Want to witness the power behind the next generation of artificial muscles for prosthetics and exoskeletons? Look in your fishing tackle box.
According to a recent announcement from researchers at the University of Texas – Dallas, a process that twists and coils fishing line results in an artificial muscle that can lift more than 100 times the weight of a similar-sized human muscle and can be controlled by relatively simple temperature changes. The research has been reported in Discovermagazine, Health24, and WebMD, among other outlets.
The twisted polymer filament process was developed at the NanoTech Institute at the university. Researchers believe that the technology has immediate applications for exoskeletons but could also be commercialized to create clothing that adapts to changes in temperature. While far less efficient than human muscle, the fibers can generate more than 5 times the energy of an automobile engine.
A study of nearly 36,000 men over a 24-year span has revealed that walking significantly contributes to prevention of hip fractures to an even greater extent than more strenuous activity. Researchers also found that "contrary to expectation," sedentary behavior can serve a preventive role too—particularly when accompanied by 2 or more hours of walking per week.
In the study, e-published ahead of print in the American Journal of Public Health (.pdf), researchers examined data from the Health Professionals Follow-up Study, a project that uses biennial questionnaires to track the health and lifestyle of about 51,000 men. Authors of the hip fracture study focused on reports of 35,996 men aged 50 to 75 from 1986 through 2010.
Over the 24 years of study, 546 hip fractures were reported, and after excluding fractures attributable to malignancy or a major traumatic event such as an automobile accident, researchers were left with 490 cases of fractures, with 85% of those fractures occurring because of a slip, trip, or fall from chair height. Mean age at the time of hip fracture was 77.
In the end, researchers found that after controlling for strenuous activity and all other risk factors, men who reported walking 4 or more hours a week had a 43% lower risk of hip fracture than men who walked for fewer than 4 hours a week. Walking pace also had a dramatic effect: men who spent 4 or more hours walking at a brisk pace experienced a 62% lower risk of fracture.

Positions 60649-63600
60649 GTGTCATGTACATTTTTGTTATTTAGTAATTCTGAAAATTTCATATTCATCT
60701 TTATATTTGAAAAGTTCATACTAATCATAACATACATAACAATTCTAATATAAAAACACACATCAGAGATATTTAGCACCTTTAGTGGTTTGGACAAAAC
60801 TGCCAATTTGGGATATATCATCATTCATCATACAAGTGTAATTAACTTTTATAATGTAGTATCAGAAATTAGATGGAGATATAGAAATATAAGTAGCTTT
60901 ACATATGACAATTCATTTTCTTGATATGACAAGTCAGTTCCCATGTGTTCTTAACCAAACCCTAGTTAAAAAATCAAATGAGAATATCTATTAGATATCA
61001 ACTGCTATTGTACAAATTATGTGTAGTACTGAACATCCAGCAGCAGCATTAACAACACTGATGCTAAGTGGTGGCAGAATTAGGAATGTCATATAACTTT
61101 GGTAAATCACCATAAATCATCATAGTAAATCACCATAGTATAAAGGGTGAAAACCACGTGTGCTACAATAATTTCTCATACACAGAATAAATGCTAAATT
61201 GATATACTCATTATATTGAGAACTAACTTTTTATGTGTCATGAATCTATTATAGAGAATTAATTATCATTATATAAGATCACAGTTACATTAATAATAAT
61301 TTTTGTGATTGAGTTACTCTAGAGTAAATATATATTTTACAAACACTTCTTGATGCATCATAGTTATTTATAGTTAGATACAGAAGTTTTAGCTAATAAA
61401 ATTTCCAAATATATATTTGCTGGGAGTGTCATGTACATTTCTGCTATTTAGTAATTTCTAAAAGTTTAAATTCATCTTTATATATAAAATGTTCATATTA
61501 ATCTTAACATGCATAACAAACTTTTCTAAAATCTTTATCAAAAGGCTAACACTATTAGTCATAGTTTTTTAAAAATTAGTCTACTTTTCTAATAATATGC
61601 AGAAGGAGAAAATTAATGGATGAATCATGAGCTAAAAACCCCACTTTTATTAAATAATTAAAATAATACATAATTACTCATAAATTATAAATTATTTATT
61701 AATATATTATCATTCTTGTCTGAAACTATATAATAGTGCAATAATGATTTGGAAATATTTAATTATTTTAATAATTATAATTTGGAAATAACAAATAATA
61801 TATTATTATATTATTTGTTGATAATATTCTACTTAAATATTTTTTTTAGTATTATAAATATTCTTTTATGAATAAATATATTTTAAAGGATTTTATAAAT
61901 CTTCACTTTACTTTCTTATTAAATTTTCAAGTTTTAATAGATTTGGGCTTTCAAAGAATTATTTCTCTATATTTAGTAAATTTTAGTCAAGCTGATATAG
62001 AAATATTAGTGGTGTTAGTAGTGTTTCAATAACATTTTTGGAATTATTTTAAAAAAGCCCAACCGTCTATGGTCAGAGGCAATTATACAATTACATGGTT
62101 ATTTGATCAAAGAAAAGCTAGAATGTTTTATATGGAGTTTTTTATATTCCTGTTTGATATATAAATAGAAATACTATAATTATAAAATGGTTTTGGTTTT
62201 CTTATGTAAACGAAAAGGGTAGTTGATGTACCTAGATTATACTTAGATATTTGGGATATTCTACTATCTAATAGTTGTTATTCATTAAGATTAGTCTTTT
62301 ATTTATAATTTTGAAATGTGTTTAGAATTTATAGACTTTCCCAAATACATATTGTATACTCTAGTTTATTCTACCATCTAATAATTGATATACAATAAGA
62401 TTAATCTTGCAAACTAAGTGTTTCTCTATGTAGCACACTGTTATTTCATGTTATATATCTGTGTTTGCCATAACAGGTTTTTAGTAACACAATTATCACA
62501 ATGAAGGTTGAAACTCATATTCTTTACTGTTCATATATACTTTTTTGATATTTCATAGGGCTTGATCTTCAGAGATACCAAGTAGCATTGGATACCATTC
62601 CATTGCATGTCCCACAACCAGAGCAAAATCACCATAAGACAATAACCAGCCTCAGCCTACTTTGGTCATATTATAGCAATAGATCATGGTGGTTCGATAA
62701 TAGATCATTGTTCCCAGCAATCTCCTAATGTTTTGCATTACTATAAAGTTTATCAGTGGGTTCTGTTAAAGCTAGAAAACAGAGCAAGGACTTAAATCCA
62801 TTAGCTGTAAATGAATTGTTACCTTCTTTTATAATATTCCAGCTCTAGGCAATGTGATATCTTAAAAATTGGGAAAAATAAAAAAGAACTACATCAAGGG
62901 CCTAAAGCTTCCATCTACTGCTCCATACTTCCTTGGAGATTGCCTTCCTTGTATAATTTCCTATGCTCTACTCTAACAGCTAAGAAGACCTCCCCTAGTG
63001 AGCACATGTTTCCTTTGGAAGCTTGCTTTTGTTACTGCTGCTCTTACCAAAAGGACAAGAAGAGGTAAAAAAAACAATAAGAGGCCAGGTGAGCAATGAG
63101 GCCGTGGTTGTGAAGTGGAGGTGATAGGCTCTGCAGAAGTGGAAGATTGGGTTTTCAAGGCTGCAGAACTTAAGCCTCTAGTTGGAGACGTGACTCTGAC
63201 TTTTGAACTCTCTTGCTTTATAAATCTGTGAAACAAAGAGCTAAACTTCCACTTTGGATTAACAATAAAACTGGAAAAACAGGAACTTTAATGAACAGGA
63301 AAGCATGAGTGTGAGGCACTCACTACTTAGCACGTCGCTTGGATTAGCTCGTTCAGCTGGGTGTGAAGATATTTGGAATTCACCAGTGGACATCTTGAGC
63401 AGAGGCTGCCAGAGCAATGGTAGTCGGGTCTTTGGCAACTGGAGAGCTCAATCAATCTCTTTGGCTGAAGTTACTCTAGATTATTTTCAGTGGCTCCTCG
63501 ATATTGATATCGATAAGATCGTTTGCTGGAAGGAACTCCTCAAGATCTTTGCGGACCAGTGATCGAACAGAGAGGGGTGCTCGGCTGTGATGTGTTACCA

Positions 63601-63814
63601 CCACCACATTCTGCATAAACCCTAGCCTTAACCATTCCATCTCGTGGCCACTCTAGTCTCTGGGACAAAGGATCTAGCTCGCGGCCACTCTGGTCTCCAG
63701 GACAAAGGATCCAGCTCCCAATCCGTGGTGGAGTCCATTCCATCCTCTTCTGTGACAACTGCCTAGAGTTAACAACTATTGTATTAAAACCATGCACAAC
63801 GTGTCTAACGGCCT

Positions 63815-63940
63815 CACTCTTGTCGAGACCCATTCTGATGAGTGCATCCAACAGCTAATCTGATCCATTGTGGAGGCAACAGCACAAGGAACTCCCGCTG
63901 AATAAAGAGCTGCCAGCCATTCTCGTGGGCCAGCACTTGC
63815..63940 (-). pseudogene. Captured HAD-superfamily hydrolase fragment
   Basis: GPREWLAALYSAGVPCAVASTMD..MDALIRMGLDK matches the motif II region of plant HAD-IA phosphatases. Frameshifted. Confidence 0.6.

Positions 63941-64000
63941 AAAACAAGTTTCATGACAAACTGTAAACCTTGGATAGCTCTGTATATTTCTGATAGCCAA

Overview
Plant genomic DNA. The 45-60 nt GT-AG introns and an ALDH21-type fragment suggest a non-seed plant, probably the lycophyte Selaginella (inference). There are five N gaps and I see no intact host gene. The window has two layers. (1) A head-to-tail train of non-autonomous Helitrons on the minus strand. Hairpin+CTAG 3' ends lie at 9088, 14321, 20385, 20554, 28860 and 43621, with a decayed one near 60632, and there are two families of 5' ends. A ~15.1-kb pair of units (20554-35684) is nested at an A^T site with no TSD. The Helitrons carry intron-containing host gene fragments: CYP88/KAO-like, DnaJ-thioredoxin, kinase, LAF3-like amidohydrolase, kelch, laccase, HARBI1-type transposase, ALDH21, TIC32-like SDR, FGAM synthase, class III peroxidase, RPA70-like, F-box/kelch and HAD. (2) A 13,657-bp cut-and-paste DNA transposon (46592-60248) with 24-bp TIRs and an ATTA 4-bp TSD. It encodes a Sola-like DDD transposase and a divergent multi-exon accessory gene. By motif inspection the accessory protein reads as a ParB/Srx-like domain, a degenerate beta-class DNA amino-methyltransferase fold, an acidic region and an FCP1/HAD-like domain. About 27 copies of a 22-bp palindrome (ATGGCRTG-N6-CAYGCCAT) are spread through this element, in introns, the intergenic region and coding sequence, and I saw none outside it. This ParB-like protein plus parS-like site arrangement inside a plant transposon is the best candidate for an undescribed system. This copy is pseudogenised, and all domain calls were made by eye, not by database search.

Authors related the risk reduction associated with walking to improved muscle strength and balance, but they did not see the same relationship when they looked at strenuous activity. Researchers wrote that "in contrast to walking, more time spent in strenuous activity did not reduce risk of hip fracture." In fact, they speculated, the increased risk of falls associated with activities such as running may offset potential risk reduction.
The other major factor in risk reduction is somewhat more problematic. According to the study, "more time spent sitting was associated with a lower risk of hip fracture even after adjustment for total activity and all other risk factors." Researchers wrote that men who sat for 50 or more hours a week reduced their risk of fracture by 38% and could gain a 45% reduction in risk if they also walked for 2 or more hours a week. Authors were careful to note that the analysis was focused on hip fracture only and did not study the effects of sedentary behavior on overall health (see an earlier News Now story on a study highlighting the negative impacts of sedentary behavior).
Authors acknowledged limitations in the study, which focused only on white men who were not institutionalized.
APTA offers its members evidence-based resources on falls through its PT Now webpage as well as through APTA ArticleSearch. In addition, APTA provides physical therapists (PTs) and patients with education on exercise prescriptions for balance and falls prevention, a pocket guide on falls risk reduction (.pdf), an online community where members can share information about falls prevention, and a webpage on balance and falls.
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